Rising numbers of substitute products are expected to flow through the borders, it appears momentum is building following gradual implementation of AfCFTA agreement.
However, across the industry, rising cost has come to be a major issue, cutting back on some beautiful performances in financial terms.
For Nestlé’ Nigeria, the story is not different, with pandemic-induced imprints on the result for 2020.
In the final quarter of 2020
In Q4-2020, the company’s revenue grew on a year on year basis for the second consecutive quarter, this time by 2.3% to ₦74.35 billion.
But, just like what happened in Q3-2020, ARM Securities said costs grew faster than revenue at a rate of 10.6%.
This pushed back what would have been an eyes propping result as gross profit plunged 8.3% year to ₦29.19 billion.
Again, just like what happened in Q3-2020, the company’s operating expenses was reduced by 9.8%.
But analysts at ARM Securities said declined operating expenses was not strong enough to stop Nestlé Nigeria earnings before interest and tax (EBIT) drop.
The audited result actually showed a 6.7% year on year drop in the company’s EBIT to ₦14.23 billion.
As often noted, when a company report a drawdown in EBIT, it is very much unlikely to see improve bottom line except interest and tax obligation are minimal.
On Nestlé’s Nigeria EBIT drop, ARM Securities then explained that the difference this time was as a result of increased in net finance expense.
Based on the figure in the audited report, in Q4-2020, Nestlé Nigeria net finance expenses rose significantly after a decline in Q3-2020.
The company’s pretax profit (PBT) fell 22% to ₦11.38 billion, making it 4 consecutive quarters of PBT declines.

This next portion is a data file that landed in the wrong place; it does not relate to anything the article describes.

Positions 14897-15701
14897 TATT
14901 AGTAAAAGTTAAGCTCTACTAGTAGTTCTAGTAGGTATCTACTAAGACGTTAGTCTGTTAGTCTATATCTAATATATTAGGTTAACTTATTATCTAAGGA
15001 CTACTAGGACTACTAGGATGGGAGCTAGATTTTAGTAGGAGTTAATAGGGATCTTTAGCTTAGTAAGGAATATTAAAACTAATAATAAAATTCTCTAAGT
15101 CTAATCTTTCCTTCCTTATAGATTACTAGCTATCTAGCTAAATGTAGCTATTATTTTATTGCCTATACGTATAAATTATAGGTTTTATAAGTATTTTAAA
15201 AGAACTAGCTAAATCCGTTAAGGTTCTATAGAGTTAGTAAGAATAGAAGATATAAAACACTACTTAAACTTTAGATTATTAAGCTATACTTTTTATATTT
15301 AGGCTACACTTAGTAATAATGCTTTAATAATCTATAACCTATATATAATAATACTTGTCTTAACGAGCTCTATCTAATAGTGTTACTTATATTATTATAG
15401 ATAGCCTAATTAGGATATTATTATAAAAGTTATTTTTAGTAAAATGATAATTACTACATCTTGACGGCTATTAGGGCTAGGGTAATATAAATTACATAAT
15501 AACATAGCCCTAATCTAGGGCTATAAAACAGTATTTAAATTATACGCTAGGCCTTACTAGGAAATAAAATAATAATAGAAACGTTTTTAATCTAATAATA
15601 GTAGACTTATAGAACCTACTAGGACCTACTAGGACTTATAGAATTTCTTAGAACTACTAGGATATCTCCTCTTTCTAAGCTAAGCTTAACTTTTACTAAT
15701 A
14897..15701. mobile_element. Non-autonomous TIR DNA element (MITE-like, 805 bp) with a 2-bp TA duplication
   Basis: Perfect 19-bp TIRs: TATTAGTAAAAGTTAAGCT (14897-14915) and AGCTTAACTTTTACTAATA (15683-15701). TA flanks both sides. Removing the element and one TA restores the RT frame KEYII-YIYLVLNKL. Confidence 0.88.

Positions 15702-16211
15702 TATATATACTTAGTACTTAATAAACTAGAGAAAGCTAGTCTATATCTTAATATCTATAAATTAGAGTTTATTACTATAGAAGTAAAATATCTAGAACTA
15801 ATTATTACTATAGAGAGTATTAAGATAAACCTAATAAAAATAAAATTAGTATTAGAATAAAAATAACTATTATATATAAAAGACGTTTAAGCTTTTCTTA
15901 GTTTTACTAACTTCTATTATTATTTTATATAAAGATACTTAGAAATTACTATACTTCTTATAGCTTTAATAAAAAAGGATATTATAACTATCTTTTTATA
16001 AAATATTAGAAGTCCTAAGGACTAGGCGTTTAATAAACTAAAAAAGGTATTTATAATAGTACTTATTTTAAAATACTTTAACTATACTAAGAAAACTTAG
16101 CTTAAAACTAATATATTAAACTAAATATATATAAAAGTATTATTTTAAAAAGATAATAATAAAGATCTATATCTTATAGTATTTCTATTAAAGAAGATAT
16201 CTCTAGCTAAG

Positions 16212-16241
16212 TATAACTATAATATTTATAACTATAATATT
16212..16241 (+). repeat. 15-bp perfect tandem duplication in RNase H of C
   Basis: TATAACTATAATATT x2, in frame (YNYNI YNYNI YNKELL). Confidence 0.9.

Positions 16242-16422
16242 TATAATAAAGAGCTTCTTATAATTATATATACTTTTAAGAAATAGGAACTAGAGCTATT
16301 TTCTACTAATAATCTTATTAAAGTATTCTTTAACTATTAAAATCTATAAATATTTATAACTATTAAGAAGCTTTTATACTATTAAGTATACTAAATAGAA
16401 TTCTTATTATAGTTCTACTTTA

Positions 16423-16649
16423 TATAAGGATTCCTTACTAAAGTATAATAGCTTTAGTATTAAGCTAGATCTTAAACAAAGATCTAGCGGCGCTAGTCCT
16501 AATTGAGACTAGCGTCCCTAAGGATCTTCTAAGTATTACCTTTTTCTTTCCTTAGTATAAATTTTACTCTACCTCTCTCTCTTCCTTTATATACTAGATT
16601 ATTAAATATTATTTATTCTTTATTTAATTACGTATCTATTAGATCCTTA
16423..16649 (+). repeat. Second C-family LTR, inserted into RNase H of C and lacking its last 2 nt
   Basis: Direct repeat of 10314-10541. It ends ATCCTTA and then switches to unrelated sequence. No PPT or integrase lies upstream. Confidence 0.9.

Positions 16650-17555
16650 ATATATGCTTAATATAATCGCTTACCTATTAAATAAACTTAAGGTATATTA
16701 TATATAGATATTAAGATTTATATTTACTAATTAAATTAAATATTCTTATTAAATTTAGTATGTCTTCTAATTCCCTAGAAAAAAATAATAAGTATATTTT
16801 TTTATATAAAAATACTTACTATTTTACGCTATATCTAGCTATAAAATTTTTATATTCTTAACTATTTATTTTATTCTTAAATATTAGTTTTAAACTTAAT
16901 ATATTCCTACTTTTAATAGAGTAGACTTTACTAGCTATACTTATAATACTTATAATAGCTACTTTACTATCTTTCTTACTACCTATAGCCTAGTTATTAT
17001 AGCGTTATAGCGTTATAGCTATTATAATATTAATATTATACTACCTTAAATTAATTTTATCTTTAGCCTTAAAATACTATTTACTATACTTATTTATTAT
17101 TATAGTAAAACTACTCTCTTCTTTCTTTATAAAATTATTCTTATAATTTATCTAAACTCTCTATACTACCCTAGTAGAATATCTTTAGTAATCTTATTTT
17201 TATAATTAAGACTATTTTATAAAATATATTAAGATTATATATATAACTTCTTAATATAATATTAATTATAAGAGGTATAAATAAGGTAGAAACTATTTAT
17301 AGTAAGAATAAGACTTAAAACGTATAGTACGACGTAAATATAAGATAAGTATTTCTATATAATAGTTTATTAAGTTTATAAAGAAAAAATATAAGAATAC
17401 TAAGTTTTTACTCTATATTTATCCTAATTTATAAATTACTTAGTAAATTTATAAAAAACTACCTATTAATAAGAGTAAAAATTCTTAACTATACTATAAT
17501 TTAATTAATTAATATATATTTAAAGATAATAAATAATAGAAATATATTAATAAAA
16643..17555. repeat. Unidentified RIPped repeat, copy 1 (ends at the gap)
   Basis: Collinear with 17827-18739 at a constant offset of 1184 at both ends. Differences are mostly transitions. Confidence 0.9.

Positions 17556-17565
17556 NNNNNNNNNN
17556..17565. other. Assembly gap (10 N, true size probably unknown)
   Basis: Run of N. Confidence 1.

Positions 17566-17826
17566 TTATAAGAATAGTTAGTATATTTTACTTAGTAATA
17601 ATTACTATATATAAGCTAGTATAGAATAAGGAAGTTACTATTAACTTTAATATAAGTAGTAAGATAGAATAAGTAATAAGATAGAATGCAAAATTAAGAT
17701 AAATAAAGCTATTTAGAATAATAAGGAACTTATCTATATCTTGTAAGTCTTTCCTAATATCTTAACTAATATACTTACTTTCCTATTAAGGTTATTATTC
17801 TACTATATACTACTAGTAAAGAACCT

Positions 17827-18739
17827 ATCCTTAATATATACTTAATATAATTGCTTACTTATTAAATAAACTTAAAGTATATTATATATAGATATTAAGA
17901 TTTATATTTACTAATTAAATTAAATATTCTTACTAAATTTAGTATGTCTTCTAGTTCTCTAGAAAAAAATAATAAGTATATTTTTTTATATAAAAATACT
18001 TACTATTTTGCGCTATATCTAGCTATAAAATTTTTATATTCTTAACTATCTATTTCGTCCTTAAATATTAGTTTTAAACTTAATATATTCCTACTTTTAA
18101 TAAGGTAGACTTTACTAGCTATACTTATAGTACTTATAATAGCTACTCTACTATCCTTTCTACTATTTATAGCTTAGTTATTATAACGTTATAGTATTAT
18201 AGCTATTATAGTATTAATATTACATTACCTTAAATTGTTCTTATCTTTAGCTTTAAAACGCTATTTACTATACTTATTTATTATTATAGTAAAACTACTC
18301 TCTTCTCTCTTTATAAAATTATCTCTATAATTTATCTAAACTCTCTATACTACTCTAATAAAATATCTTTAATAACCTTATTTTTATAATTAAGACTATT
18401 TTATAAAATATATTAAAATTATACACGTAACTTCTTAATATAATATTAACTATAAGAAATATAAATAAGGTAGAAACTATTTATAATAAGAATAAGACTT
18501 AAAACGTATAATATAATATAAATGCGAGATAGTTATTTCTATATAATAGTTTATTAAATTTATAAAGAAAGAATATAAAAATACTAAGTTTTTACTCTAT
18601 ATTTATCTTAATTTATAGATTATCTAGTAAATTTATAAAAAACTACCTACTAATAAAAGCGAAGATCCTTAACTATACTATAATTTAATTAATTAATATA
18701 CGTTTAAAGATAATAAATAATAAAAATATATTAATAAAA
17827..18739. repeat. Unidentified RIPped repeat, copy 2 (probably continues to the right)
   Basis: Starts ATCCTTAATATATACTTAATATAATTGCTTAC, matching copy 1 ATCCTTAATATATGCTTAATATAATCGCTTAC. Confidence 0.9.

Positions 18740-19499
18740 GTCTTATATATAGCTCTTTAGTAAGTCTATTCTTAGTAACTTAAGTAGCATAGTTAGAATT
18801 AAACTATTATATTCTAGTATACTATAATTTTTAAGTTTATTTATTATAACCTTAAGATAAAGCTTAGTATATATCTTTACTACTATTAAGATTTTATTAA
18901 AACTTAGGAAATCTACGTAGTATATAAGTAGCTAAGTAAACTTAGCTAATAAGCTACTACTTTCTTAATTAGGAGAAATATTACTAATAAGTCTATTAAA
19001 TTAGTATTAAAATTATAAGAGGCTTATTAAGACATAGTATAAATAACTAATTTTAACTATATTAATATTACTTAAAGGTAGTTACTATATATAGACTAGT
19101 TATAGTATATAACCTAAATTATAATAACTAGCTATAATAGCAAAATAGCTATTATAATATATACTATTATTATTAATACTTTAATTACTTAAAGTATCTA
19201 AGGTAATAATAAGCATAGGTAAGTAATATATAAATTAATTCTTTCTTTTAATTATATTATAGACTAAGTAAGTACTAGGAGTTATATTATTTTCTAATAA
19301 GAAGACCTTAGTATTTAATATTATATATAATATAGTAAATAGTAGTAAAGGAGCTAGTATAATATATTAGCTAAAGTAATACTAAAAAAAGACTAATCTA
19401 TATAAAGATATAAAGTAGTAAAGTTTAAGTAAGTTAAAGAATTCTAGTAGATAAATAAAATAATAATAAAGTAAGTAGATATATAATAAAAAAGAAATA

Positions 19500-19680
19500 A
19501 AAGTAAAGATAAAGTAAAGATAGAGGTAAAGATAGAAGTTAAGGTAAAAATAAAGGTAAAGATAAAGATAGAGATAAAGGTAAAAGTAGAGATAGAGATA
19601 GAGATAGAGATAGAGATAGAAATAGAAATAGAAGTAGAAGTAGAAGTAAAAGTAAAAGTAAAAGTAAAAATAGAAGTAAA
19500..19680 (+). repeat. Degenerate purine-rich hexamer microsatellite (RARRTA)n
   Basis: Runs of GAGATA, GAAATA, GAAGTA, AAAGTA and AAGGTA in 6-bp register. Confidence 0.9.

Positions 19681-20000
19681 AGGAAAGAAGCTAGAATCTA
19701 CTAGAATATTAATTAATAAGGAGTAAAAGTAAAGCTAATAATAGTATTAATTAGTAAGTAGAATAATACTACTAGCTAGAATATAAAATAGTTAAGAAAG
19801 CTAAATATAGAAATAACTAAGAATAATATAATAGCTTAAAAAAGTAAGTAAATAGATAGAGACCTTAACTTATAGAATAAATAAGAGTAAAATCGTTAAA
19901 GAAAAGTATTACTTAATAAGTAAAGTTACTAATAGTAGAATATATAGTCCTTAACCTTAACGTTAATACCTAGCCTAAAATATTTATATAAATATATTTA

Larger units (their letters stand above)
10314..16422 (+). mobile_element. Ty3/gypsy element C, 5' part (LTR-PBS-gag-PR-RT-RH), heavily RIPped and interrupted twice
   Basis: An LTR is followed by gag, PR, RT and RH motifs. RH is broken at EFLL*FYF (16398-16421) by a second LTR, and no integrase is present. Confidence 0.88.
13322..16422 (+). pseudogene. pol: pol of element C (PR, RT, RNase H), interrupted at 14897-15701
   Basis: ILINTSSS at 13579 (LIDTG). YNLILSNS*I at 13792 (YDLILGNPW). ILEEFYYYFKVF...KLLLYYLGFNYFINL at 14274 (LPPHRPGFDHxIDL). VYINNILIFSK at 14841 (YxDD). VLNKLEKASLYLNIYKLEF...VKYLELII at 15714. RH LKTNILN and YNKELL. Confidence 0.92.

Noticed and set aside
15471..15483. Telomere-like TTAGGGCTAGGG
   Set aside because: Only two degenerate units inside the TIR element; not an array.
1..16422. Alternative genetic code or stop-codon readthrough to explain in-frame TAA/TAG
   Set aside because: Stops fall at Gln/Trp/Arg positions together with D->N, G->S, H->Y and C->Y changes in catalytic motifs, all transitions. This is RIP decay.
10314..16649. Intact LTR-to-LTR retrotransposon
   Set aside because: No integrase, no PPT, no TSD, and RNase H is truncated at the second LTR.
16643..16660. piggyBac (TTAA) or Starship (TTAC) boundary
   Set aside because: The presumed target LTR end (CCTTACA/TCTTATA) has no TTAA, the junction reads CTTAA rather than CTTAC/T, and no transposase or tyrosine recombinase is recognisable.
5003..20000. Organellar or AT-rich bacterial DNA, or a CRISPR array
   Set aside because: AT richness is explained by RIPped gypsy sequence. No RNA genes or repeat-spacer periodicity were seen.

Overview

Also, profit after tax came lower by 18% at ₦7.27 billion from ₦8.842 billion in the comparable period in Q4-2019.
“Our new fair value estimate of ₦1502.97 reflects the improved revenue performances but also takes into consideration the struggles with cost”, ARM Securities said.
Food drives revenue while raw materials drives cost:
In the period, analysts expressed observation that food business segment drove the strong trajectory reported at the topline.
In figure, food grew by 9.17% to drive Nestlé’s revenue growth in Q4-2020, and analyst said this marks an improvement (29%Q-o-Q) from Q3-2020 where it declined 14.24%.
However, revenues from Beverages declined by 8.44% year on year after a strong performance in Q3-2020 when it reported +33% year on year growth.
Overall, in the Q4-2020, the company’s revenue jerked up by 2.3% to ₦74.35 billion from ₦72.688 billion in Q4-2019.
Analysts said negative effect of FX depreciation on Nestlé’s costs and that, coupled with higher inflation, continued to weigh on cost of sales.
Specifically noted is the fact that the company’s cost of raw materials was up 13% over financial year 2020 while general license fees was up 4% over the same period.
Total cost of sales rose 10.6% in Q4-2020 to ₦45.16 billion and the cost of sales margin rose to 60.7% compare to 56% Q4-2019, highlighting the increased costs burden faced by the company.